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George Floyd's girlfriend, who was in a relationship with him when he died, was visibly distressed Thursday as she recounted her first encounter with Floyd and answered questions about their opioid use.

Why it matters: The prosecution and defense fought to sway jurors on Day 4 of former Minneapolis police officer Derek Chauvin's murder trial, casting Floyd as a devoted partner and a drug-addled drifter, respectively. Prosecutors are seeking Chauvin's conviction on murder and manslaughter charges.

What she's saying: 45-year-old Courteney Batya Ross met Floyd in August 2017 while she was waiting to visit her sons' father at a Salvation Army shelter. She said she was tired and feeling alone when Floyd, then a security guard at the shelter, came up to her and said, "Sis, you okay, sis?" — before asking if he could pray with her.

  • "We had been through so much, my sons and I," Ross said, repeatedly apologizing to the court as she struggled to speak through emotion. "And this kind person just to come up to me and say, 'Can I pray with you?' ... It was so sweet."
  • Afterward, when he found out she was single, Ross said, "he asked me if he could get my number and we had our first kiss in the lobby."

During their three years together, they enjoyed eating and spending every day together, she told jurors. But they also both struggled with opioid addiction, she said, calling it a lifelong battle.

  • Floyd used opioids to cope with injuries that stretched from his neck and shoulder blades down to his lower back, according to Ross. "Both Floyd and I, our story, it's a classic story of how many people get addicted to opioids," she said.
  • In March 2020, Floyd was hospitalized for an overdose. Ross said he appeared to start using again two weeks before he died in May.

Lawyers for Floyd's family issued a statement later on Thursday, saying the defense was focusing on Floyd's drug use because "that is the go-to tactic when the facts are not on your side."

  • "Tens of thousands of Americans struggle with self-medication and opioid abuse and are treated with dignity, respect and support, not brutality," lawyers Ben Crump and Antonio Romanucci said.
  • "We are confident that the jury will see past that to arrive at the truth — that George Floyd would have lived to see another day if Derek Chauvin hadn't brutally ended his life in front of a crowd of witnesses pleading for his life," they added.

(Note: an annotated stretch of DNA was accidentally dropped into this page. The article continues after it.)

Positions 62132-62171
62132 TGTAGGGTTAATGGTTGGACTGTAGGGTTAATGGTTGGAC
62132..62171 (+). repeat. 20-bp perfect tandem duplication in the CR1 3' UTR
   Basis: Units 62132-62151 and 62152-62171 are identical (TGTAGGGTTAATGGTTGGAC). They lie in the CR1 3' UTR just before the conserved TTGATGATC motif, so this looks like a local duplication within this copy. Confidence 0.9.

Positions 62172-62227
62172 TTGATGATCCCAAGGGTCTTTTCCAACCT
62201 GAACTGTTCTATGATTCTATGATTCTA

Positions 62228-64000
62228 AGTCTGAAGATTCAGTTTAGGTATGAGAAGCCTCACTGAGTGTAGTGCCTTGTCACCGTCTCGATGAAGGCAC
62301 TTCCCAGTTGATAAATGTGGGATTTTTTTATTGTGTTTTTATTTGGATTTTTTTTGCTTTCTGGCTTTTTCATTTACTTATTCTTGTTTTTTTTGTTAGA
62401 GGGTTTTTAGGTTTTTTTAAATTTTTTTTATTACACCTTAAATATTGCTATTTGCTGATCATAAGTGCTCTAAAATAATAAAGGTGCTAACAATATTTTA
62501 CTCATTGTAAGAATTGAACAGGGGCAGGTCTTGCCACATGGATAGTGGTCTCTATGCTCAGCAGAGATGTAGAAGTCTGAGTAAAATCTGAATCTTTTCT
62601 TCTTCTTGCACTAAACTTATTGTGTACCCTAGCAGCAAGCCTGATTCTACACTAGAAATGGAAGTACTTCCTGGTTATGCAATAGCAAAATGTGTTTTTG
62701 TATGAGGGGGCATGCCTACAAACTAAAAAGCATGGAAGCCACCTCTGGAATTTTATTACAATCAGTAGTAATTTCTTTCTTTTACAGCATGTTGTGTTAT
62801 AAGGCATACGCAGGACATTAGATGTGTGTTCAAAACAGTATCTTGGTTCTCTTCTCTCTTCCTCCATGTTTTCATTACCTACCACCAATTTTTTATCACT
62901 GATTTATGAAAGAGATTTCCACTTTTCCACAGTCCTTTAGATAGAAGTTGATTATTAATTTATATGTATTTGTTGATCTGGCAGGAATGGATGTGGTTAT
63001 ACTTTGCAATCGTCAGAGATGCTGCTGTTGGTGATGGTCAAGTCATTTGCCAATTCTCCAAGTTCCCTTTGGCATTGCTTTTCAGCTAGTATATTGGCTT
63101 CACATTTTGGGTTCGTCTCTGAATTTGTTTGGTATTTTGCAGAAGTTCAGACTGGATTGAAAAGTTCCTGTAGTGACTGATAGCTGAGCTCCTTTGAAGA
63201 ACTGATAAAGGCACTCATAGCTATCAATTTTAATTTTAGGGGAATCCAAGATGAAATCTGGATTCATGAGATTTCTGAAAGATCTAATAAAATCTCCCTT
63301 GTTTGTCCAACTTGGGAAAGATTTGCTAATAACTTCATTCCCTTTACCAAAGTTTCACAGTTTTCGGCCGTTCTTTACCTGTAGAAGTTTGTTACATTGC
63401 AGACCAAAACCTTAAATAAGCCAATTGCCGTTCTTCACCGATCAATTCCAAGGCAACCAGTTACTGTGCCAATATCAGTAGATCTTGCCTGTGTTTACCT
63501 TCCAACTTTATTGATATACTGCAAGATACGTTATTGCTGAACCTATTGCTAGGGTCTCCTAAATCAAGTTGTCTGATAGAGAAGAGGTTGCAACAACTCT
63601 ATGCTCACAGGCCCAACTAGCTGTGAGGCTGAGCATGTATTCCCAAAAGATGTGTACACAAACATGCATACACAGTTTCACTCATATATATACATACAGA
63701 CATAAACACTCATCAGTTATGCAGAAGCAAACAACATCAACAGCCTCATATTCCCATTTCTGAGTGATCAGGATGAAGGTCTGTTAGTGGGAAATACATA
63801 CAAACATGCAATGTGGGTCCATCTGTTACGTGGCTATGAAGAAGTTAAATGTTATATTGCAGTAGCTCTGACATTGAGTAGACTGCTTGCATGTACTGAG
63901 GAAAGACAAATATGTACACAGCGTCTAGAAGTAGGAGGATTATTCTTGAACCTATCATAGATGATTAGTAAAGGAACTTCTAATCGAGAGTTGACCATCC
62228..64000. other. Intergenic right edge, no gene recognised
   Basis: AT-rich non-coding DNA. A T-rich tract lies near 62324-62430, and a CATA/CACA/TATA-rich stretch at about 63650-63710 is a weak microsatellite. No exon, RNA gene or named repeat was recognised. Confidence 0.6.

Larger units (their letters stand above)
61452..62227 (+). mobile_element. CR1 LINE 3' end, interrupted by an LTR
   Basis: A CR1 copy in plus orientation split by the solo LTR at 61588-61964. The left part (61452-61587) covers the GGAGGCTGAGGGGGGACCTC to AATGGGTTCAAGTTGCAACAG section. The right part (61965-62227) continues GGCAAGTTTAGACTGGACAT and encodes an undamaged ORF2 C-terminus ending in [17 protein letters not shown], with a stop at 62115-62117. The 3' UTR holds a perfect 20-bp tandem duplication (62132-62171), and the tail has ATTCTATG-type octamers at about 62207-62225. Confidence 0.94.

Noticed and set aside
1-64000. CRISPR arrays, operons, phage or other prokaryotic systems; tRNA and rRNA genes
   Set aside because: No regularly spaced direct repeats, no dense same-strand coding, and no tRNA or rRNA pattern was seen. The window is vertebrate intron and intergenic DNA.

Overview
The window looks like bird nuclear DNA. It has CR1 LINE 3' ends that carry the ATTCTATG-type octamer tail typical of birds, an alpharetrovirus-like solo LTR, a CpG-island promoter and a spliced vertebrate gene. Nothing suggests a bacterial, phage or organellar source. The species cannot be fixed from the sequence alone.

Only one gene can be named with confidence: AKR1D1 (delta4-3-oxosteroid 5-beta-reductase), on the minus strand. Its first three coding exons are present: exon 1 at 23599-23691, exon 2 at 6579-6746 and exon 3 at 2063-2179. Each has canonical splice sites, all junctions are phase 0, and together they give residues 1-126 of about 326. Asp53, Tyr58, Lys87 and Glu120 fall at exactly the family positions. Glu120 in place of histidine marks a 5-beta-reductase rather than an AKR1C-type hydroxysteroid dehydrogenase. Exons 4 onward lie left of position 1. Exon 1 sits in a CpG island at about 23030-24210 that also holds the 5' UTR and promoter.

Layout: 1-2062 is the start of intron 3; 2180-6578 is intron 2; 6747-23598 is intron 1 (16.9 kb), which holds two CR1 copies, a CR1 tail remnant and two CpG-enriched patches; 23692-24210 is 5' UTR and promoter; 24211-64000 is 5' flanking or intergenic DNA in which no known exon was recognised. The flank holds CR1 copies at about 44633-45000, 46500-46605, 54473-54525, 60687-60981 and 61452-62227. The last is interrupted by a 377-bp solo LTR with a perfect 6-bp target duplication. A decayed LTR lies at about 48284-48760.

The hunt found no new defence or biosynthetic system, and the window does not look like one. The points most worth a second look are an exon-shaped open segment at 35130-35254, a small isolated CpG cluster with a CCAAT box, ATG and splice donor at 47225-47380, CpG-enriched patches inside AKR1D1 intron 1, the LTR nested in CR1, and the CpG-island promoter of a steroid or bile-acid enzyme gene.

Go deeper:

Editor's note: This story has been updated with the statement from the lawyers of Floyd's family.

Go deeper

Cashier says he felt "guilt" for accepting George Floyd's fake bill

The 19-year-old Cup Foods cashier who accepted George Floyd's counterfeit bill testified at former Minneapolis police officer Derek Chauvin's murder trial Wednesday that if he had "just not taken the bill, this could have been avoided."

Between the lines: Christopher Martin's words echo a recurring sentiment expressed by witnesses called to the stand, several of whom were minors when they watched Floyd die in front of them.

Mar 31, 2021 - Politics & Policy

Witness breaks down after George Floyd video: "I understand him"

Witness Charles McMillian, 61, broke down Wednesday afternoon after prosecutors played police bodycam video of George Floyd saying over and over that he couldn't breathe and calling for his mother.

The big picture: The reaction captured what we've seen from witness after witness — the trauma of reliving those harrowing moments on global television as America reckons all over again with one of its worst moments.

Apr 1, 2021 - Axios Twin Cities

Derek Chauvin trial testimony puts Cup Foods back in the spotlight

A Cup Foods worker said store owners took counterfeit bills out of employees' paychecks. Photo: Stephen Maturen/Getty Images

The South Minneapolis corner store where George Floyd was accused of passing a fake $20 bill before his death was at the center of the Derek Chauvin trial Wednesday.

Driving the news: Former Cup Foods employee Christopher Martin testified that the independent grocer's policy was if an employee accepted a counterfeit bill, the cash came out of the worker's paycheck.